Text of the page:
Still, far too widely in this Gospel work of saving fallen men from the power of appetite, is the delusive idea held out that if a man will "give his heart to Christ," as it is called; that is, pray humbly, sincerely and in faith to have his sins forgiven, and his soul purified from all evil by an application of Divine grace; God will, in answer to this prayer alone, and in an instant of time, take away the appetite for drink which has been for years gradually gaining the mastery over him. We have heard a man declare, in the presence of an assemblage of men who had been slaves to drink, and who were seeking for a way of escape, that God had, in answer to his prayers, destroyed in a moment the appetite which had long held him in a close bondage; and that, if they would come to Him and give Him their hearts, He would work in them the same miracle of spiritual healing. As we listened to his confident speech, we felt how great was the danger in which he himself stood, and how much better it would have been for his hearers if he had kept silent.


    Facts are solid things, and weigh heavily in the scale of argument. They are not always pleasant to look at; but it is weakness to ignore them. Let us take a few facts in connection with this Gospel temperance work. The first of these came to our knowledge while we were revolving the contents of this chapter, and before we had commenced writing it. A leading temperance worker, who was an active participant in the Murphy movement, and who holds that there is for the confirmed drunkard no hope or safety but in the power of religion, stated to us that during the Moody and Sankey revival in Philadelphia, something over two hundred drunken men were reclaimed and converted; changed in heart, as it was declared, and "saved" by the power of God. These were gathered together on a certain evening in one of the churches, and the gentleman to whom we have referred was among those who addressed them. The poor, weak, and in too many instances, friendless and homeless men were talked to, and then committed to God in prayer. They had His grace in their hearts--had been "saved" through prayer and faith--and would He not care for, protect and defend them?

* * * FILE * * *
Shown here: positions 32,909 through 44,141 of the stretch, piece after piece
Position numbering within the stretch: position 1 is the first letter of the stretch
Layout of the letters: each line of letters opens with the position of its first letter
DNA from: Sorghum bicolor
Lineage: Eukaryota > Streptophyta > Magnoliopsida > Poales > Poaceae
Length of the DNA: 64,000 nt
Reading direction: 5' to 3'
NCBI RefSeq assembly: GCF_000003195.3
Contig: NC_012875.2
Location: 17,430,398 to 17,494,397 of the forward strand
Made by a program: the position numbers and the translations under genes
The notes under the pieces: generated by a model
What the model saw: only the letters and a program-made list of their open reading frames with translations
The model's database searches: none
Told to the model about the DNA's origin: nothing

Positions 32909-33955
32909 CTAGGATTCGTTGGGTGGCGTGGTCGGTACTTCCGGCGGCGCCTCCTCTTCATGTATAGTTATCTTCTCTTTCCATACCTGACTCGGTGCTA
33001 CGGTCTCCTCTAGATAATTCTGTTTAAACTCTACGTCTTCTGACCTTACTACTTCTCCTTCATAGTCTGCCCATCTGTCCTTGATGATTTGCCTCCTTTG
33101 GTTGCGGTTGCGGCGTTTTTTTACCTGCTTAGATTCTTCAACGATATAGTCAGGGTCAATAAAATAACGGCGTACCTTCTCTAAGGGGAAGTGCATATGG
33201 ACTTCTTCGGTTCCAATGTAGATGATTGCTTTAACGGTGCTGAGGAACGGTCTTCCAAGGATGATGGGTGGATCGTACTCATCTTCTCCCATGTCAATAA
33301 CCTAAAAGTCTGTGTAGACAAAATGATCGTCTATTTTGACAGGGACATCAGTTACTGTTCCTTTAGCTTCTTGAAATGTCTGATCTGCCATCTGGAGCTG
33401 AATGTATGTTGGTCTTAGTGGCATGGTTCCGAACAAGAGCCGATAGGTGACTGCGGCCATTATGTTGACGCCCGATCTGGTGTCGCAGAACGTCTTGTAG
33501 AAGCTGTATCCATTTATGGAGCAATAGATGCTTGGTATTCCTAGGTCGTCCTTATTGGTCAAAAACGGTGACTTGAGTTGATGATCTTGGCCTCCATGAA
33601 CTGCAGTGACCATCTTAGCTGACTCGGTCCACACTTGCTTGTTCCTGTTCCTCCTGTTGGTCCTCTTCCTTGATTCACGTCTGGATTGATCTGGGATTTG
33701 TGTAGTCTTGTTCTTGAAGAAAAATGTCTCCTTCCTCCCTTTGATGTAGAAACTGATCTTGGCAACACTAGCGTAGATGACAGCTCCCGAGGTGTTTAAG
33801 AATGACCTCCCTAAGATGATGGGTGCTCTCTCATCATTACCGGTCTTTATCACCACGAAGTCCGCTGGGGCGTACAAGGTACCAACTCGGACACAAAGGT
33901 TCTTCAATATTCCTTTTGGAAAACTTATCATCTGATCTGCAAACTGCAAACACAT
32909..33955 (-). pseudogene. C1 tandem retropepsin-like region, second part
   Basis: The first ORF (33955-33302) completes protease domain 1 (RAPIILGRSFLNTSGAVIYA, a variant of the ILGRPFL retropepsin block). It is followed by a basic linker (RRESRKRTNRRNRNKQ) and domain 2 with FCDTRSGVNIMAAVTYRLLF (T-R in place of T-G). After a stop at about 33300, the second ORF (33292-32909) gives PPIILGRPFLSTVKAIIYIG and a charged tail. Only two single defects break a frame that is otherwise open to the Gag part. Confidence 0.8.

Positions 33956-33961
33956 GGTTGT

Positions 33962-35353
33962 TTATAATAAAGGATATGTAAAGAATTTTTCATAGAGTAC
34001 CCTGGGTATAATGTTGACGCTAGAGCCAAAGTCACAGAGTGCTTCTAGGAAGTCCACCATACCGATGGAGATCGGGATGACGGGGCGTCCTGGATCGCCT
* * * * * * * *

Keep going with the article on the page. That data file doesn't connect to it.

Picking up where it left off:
Alas, for the sequel! Of all these two hundred converted and "saved" men, who had, in a moment of time, been changed from servants of sensuality and sin into children of God, their souls made "whiter than snow," not over five or six can to-day be found in the ranks of sober men!

    In and around Pittsburgh, during the religious temperance revival which, under Francis Murphy, wrought such marvels in that city and neighborhood, over fifty thousand signatures were obtained to the pledge, the signers, in a large number of cases, professing faith in Christ, and having an inner assurance, as they believed, that He would keep them, by the power of His grace, from again falling into the sin and misery of intemperance. But, to-day, only a small proportionate number can be found out of this great multitude who are standing fast by their profession. A like result has followed the great Gospel work of Mr. Murphy in Philadelphia. Of the thirty or forty thousand who signed the pledge and professed to be saved through faith in Christ, the number of men who have been rescued from drunkenness can scarcely be counted by hundreds; and of these the large proportion owe their salvation to the natural safeguards and orderly external conditions which were brought to the aid of spiritual resolve and spiritual forces.

    When the excitement of these great revivals was over, and the contagious enthusiasm had died away, and men fell back into their old ways, amid old surroundings and temptations, each alone in the house of his own real life, then came